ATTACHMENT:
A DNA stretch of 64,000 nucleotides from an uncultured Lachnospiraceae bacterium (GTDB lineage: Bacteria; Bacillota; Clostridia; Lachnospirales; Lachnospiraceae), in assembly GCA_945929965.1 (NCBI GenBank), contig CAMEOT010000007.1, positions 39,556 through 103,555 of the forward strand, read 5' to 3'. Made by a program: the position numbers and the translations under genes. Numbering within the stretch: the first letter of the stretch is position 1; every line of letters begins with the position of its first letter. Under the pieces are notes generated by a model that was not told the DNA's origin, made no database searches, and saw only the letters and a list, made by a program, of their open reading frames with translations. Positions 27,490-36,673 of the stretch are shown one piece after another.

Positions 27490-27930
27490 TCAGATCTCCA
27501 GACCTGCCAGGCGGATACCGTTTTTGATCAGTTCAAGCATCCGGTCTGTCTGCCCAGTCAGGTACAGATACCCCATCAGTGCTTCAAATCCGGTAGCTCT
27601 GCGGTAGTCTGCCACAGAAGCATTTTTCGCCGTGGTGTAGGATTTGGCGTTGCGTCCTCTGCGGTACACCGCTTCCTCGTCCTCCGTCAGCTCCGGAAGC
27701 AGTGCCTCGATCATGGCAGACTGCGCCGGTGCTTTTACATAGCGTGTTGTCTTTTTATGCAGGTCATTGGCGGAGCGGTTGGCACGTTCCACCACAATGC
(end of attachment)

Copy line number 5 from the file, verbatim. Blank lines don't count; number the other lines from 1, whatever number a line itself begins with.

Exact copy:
27601 GCGGTAGTCTGCCACAGAAGCATTTTTCGCCGTGGTGTAGGATTTGGCGTTGCGTCCTCTGCGGTACACCGCTTCCTCGTCCTCCGTCAGCTCCGGAAGC